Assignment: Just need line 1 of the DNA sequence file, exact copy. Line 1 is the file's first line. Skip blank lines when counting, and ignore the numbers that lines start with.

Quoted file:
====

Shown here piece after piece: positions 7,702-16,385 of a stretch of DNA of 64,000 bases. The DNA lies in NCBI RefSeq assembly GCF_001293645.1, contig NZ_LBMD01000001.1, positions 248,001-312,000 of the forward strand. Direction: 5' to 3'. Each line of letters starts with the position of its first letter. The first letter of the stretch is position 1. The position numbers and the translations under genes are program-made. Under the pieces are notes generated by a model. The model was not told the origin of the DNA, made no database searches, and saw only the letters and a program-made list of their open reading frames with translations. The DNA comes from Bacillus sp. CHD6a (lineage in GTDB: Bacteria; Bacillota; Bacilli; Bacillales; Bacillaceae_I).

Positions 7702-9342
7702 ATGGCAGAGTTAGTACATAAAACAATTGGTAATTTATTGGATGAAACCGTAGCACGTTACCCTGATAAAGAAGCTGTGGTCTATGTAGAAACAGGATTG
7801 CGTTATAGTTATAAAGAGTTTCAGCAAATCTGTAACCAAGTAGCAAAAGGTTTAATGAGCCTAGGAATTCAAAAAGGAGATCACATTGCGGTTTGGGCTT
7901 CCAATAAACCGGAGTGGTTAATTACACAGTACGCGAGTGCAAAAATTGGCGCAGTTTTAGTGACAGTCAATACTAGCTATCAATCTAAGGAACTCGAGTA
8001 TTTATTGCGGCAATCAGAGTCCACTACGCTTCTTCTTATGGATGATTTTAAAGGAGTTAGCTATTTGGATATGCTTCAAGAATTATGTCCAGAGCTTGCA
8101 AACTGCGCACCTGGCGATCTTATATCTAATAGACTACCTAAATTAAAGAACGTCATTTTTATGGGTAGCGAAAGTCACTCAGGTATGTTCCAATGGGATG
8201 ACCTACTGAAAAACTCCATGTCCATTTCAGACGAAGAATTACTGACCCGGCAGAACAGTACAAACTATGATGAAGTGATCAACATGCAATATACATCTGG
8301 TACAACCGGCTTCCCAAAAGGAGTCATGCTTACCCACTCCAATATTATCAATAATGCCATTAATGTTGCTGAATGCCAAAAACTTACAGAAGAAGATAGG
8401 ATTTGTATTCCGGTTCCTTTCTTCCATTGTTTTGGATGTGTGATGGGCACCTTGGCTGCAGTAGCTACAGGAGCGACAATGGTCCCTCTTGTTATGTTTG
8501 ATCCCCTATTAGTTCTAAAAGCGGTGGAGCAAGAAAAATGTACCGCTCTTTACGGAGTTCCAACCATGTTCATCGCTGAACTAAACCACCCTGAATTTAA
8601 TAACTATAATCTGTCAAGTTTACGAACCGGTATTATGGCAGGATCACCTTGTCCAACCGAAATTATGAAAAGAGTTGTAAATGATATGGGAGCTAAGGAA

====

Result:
Shown here piece after piece: positions 7,702-16,385 of a stretch of DNA of 64,000 bases. The DNA lies in NCBI RefSeq assembly GCF_001293645.1, contig NZ_LBMD01000001.1, positions 248,001-312,000 of the forward strand. Direction: 5' to 3'. Each line of letters starts with the position of its first letter. The first letter of the stretch is position 1. The position numbers and the translations under genes are program-made. Under the pieces are notes generated by a model. The model was not told the origin of the DNA, made no database searches, and saw only the letters and a program-made list of their open reading frames with translations. The DNA comes from Bacillus sp. CHD6a (lineage in GTDB: Bacteria; Bacillota; Bacilli; Bacillales; Bacillaceae_I).